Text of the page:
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Reaugh-Flower K.,University of Cape Town | Branch G.M.,University of Cape Town | Harris J.M.,University of Cape Town | McQuaid C.D.,Rhodes University | And 3 more authors.
Marine Ecology Progress Series | Year: 2011

Different processes shape ecological communities at different physical scales. Their relative importance is central to ecology, particularly in the case of foundational species like mussels. For 5 yr at 8 locations across 5 bioregions spanning 3200 km of the southern African coast, we monitored recruitment and adult populations of 4 intertidal mussel species. At most locations, mussel bed width and percent cover were surprisingly constant, but declines did occur at 3 locations. Recruitment rates displayed a strong geographic gradient: exceptionally high on the West Coast, low on the South Coast and intermediate on the East Coast. At a regional scale, significant positive relationships existed between the magnitude of annual recruitment maxima and (1) adult abundance, (2) intertidal primary productivity and (3) the magnitude of upwelling. Recruitment was highest at locations with large adult populations, high productivity and more upwelling. Within locations, recruitment varied inconsistently among sites, years and seasons. Sea temperature and recruitment were seasonal at all locations except in the southern Benguela, suggesting they are linked. At the medium scale (<1 km), at which local hydrology is believed to be important, relationships between recruitment and adult abundance were observed at only 2 locations, while at the smallest scale (<1 m), significant positive relationships were more common. Two of the 3 locations with lowest recruitment were recruitlimited. This has important management implications because low-recruitment and recruit-limited locations in southern Africa occur where human exploitation is most intense. © Inter-Research 2011. Source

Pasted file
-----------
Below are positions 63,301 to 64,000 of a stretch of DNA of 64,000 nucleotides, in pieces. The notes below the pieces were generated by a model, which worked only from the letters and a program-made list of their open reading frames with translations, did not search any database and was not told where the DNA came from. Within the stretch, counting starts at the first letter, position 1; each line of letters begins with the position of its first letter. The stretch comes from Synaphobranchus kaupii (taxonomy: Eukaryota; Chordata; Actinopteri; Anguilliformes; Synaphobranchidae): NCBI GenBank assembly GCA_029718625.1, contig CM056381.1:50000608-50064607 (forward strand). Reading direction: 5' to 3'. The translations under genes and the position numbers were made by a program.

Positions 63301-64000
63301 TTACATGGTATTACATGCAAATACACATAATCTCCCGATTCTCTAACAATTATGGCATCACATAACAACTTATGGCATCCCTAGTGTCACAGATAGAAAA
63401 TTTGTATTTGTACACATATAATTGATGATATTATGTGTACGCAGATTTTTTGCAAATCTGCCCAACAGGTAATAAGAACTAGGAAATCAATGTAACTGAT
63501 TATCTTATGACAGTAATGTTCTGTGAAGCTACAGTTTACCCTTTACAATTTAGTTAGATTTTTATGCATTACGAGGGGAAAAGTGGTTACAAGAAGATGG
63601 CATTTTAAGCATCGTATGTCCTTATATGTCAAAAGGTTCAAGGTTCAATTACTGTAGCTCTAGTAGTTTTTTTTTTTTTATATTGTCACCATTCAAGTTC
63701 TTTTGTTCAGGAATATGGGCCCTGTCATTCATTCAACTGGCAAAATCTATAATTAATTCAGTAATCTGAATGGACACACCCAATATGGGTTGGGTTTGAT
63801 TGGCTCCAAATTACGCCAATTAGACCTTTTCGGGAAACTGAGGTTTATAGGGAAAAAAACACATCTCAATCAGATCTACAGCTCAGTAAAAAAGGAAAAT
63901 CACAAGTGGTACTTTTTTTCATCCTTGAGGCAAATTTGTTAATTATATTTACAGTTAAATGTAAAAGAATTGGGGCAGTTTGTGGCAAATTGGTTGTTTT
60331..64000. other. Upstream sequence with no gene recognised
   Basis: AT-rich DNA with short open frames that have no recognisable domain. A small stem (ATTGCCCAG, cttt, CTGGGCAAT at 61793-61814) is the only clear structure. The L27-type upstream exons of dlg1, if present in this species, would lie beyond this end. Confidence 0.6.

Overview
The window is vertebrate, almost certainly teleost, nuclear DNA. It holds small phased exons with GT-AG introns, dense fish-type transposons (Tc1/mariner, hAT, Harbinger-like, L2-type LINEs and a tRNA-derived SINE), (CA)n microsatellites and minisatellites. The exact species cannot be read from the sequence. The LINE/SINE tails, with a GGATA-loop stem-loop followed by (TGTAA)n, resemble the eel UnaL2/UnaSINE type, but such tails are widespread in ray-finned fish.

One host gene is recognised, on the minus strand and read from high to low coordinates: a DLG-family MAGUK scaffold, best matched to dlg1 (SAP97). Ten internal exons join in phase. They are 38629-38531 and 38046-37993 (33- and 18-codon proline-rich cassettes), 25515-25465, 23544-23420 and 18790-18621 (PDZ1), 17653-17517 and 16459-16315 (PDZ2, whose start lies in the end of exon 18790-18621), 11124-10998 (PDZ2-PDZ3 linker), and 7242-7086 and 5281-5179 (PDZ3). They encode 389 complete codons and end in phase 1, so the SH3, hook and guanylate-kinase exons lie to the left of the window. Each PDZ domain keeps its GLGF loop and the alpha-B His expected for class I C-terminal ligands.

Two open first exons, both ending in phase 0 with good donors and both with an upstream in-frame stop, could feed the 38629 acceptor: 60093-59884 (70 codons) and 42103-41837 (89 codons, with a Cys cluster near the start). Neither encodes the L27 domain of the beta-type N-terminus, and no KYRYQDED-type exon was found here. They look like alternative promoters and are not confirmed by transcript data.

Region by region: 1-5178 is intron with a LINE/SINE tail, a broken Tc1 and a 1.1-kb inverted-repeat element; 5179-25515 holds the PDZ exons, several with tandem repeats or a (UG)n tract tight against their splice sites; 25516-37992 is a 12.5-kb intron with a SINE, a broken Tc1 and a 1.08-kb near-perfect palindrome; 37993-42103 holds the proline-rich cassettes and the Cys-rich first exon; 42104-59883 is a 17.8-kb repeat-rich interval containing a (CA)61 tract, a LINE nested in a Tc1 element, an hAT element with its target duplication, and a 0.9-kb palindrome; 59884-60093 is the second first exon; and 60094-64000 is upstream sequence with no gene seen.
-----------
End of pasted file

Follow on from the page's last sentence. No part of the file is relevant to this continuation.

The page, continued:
Reaugh-Flower K.E.,University of Cape Town | Branch G.M.,University of Cape Town | Harris J.M.,University of Cape Town | McQuaid C.D.,Rhodes University | And 3 more authors.
Marine Biology | Year: 2010

Quantifying sessile marine invertebrate recruitment often requires destructive sampling or extrapolation from artificial substrata, the latter introducing the danger of artifacts. We measured intertidal mussel recruitment into mussel beds and into brushes at three-month intervals for five years across 3,200 km of southern Africa and determined substrata effects on recruitment rate. Recruitment into mussel beds showed a strong, coast-wide gradient, with high recruitment on the West coast, diminishing on the South coast, and increasing slightly on the East coast. At scales of 10 s of km, brushes reflected natural temporal recruitment variability, with a strong significant linear correlation between recruitment into brushes and into mussel beds. However, the relationship became semi-logarithmic when comparing among locations at a scale of 100 s of km. Artificial substrata thus reflect local natural settlement well but may be a poor indicator of it when spatial scales are large, particularly when mussel bed topography is complex, or localities have very different recruitment densities. © 2010 Springer-Verlag. Source

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